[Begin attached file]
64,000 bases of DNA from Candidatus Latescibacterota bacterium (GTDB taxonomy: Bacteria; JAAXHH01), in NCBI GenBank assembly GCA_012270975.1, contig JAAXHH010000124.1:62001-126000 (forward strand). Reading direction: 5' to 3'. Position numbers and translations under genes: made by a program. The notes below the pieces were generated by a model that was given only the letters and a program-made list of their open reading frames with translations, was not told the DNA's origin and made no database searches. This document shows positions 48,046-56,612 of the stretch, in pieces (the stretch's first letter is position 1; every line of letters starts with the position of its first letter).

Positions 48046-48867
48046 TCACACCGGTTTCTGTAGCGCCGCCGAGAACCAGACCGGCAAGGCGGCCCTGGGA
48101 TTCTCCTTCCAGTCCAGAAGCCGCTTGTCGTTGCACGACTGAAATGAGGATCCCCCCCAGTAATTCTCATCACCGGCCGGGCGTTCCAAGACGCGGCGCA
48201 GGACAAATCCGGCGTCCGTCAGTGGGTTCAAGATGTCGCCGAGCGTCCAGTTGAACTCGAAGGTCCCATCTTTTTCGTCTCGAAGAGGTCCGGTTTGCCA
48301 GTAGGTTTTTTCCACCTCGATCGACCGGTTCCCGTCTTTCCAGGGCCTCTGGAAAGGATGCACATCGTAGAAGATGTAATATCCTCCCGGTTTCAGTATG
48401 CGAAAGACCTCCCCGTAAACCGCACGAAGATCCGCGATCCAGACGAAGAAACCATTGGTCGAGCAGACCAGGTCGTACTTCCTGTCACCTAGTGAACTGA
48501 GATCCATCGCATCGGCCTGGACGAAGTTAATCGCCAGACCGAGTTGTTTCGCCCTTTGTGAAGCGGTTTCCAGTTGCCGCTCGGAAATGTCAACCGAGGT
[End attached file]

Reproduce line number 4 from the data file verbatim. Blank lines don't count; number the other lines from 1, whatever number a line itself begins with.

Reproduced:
48101 TTCTCCTTCCAGTCCAGAAGCCGCTTGTCGTTGCACGACTGAAATGAGGATCCCCCCCAGTAATTCTCATCACCGGCCGGGCGTTCCAAGACGCGGCGCA